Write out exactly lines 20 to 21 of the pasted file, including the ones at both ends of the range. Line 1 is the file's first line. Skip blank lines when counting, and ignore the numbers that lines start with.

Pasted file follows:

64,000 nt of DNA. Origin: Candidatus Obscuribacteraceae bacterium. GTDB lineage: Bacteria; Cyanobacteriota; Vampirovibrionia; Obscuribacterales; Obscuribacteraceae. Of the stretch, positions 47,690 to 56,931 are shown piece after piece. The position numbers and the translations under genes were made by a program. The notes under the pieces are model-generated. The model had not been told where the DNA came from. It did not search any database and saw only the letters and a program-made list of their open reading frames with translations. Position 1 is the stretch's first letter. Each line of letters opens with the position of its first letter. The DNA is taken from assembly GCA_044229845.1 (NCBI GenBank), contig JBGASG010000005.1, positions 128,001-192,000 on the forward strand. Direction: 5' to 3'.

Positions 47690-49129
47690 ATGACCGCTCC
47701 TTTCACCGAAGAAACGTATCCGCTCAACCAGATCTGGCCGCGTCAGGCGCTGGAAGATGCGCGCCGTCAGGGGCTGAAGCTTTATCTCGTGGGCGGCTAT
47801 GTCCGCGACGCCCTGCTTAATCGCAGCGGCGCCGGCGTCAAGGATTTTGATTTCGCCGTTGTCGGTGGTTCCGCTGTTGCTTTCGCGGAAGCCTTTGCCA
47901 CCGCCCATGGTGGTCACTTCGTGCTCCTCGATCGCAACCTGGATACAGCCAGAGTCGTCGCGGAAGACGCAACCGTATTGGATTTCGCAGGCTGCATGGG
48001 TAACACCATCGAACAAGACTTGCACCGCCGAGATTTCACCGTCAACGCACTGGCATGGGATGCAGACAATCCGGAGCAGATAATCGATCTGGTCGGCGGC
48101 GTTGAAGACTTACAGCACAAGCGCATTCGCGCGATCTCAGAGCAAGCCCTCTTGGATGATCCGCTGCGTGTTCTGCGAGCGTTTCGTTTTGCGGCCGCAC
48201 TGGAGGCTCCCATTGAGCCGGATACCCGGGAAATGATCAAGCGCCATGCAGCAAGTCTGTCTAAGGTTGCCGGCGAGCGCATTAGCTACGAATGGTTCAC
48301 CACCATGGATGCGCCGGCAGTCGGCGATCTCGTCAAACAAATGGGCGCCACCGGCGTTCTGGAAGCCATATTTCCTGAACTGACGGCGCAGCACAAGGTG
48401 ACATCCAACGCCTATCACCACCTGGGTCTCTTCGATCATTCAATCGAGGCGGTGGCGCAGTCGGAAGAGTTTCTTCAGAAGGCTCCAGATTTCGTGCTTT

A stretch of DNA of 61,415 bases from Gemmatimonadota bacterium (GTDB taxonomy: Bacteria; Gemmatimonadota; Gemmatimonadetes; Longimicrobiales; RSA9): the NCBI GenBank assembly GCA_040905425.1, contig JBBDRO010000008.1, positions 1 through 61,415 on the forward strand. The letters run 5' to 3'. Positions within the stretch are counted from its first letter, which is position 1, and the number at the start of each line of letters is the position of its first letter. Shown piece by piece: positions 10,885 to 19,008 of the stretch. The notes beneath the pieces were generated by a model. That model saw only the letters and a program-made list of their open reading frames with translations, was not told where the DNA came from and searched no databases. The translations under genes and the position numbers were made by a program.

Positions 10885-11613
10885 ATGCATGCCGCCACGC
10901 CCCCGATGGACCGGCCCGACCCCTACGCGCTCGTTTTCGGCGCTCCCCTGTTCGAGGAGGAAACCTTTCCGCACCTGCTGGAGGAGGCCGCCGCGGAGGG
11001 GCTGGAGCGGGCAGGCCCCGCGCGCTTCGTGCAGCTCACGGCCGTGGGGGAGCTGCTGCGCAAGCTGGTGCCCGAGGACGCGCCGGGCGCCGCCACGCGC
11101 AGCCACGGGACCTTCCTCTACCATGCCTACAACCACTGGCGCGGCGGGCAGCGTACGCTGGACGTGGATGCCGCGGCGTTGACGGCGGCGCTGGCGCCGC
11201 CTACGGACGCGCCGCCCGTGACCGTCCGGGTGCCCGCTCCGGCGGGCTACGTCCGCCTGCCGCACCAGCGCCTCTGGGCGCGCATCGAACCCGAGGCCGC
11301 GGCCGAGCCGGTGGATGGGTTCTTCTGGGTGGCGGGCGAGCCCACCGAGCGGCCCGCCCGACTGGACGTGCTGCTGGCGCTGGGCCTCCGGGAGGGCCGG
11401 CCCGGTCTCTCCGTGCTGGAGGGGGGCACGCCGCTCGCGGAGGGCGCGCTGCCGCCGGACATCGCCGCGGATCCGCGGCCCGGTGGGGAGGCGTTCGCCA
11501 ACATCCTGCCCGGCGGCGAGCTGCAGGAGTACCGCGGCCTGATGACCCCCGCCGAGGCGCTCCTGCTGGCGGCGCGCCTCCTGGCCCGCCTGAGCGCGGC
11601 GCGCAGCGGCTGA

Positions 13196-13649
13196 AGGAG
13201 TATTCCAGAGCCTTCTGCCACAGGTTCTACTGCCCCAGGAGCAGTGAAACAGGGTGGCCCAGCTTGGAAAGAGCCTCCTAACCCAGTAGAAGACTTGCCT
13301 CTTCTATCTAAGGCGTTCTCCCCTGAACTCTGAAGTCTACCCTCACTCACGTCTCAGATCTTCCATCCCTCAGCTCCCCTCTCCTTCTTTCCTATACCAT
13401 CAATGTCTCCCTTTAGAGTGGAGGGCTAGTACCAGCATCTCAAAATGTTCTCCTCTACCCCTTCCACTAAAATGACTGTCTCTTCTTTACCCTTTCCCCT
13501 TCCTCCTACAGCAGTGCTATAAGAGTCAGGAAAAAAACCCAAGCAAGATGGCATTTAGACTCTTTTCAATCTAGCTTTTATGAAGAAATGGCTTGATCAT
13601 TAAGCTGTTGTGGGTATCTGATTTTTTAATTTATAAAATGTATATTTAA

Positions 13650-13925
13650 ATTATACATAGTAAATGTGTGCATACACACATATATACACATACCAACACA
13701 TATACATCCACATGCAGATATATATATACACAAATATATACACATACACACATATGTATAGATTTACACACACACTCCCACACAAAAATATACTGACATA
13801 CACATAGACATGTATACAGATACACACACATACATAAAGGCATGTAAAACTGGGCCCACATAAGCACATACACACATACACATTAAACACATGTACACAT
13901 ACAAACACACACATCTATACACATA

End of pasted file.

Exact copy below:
11401 CCCGGTCTCTCCGTGCTGGAGGGGGGCACGCCGCTCGCGGAGGGCGCGCTGCCGCCGGACATCGCCGCGGATCCGCGGCCCGGTGGGGAGGCGTTCGCCA
11501 ACATCCTGCCCGGCGGCGAGCTGCAGGAGTACCGCGGCCTGATGACCCCCGCCGAGGCGCTCCTGCTGGCGGCGCGCCTCCTGGCCCGCCTGAGCGCGGC